On the Parisian stages, black directors forge a new course – .

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On the Parisian stages, black directors forge a new course – .


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PARIS – On a recent Sunday evening, Paris hosted a theater company that had come a long way. The Grand Théâtre Itinérant de Guyane came from Guyana, nestled in the north of Brazil on the Atlantic coast of South America, with its latest creation: “Bernarda Alba From Yana”, directed by the director of the company, Odile Pedro Leal.

Yana, here, means Guyana. In this judicious adaptation of Federico García Lorca’s film “The house of Bernarda Alba”, the sisters repressed at the heart of the Spanish play speak Creole and dream of men who cultivate sugar cane. And for the first time in over a decade I can remember going to the theater in Paris, the audience around me was predominantly black – a situation that shouldn’t be so rare in such a racially diverse city.

However, “Bernarda Alba From Yana” has only been performed once, and not in a large Parisian auditorium. Instead, it was presented at the Maurice Ravel Conservatory, a training institution, as part of the Mois Kréyol (Creole Month), a festival dedicated to the promotion of artists from the many French overseas territories, which include islands and formerly colonized regions scattered around the world, from the Pacific to the Caribbean to the Indian Ocean.

Since these territories are home to many people of color, Le Mois Kréyol, created in 2017 by Caribbean choreographer Chantal Loïal, also celebrates French Blackness – and recalls what is lacking in the country’s dominant theater. Powerful Broadway actors signed a sweeping diversity pact in August; in France, directors from overseas and their peers of African origin remain excluded from management positions.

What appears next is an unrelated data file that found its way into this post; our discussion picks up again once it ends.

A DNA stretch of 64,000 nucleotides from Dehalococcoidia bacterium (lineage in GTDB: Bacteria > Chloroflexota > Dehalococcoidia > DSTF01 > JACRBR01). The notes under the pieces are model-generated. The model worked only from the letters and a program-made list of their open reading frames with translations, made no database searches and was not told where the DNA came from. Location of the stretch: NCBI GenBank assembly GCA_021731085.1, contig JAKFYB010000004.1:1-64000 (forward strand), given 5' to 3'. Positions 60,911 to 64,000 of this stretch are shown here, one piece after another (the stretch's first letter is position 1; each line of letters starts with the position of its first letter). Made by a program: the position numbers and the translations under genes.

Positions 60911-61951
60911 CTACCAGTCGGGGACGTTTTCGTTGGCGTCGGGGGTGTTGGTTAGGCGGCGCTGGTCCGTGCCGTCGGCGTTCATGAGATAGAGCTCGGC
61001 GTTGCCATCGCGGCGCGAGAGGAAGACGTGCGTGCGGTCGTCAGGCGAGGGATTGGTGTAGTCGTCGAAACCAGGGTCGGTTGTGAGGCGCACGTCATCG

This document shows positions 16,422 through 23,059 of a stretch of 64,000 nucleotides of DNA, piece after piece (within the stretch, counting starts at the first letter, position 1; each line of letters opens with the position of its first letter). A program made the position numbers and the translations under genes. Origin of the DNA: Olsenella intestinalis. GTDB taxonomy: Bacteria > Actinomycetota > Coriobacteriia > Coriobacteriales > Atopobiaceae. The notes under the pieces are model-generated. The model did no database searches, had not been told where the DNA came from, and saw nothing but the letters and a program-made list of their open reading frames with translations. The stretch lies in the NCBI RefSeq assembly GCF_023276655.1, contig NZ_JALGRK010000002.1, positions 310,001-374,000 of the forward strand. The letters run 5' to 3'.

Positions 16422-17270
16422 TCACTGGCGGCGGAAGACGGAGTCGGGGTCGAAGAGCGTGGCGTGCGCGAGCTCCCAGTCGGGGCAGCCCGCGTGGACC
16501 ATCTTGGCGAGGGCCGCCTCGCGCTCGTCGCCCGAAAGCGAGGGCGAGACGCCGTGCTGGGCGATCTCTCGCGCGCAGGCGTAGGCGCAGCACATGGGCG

Of France’s five national theaters and 38 “national drama centers” in France, none has a black director – not even the national drama center on Reunion Island, a multicultural French island near Madagascar. While representation is slowly improving on stage, with more diverse drama school cohorts and regular instances of color blind casting, this has yet to translate into black creators being their own bosses.

The dancer and activist Joséphine Baker, who will be buried in the Pantheon, the tomb of the heroes of France, on November 30, is the subject of two productions this winter; none of them are directed by a black artist. This season alone, the lives of Nelson Mandela and Angela Davis have arrived on stage the same way; and in a country that prides itself on being color blind, asking why black directors weren’t considered is taboo.

All of these shows can turn out to be good, but “Bernarda Alba From Yana” and a new production by Guinean-born playwright Hakim Bah, “Out of Sweat” (“À Bout de Sueurs”), point to a richer cheeky path. It was evident that both were imbued with an intimate knowledge of the cultures at hand. The range of actors has also moved away from French standards to adopt local accents, which tend to be erased elsewhere in favor of a “neutral” performance, as well as a greater range of body language.

In the hands of Pedro Leal, this makes “Bernarda Alba” a warmer proposition than usual. Instead of the narrow heartbreak often associated with García Lorca’s play, in “Bernarda Alba From Yana”, women sing and dance through their pain. The mourning scene for Bernarda’s second husband at the start of the play is a living ritual, set to a Guyanese song: the five daughters of the matriarch gather around her, singing, banging and writhing on the floor. Later, two of the sisters, annoyed by the complete isolation Dominatrix Bernarda has imposed on them, sway and sway in a dance.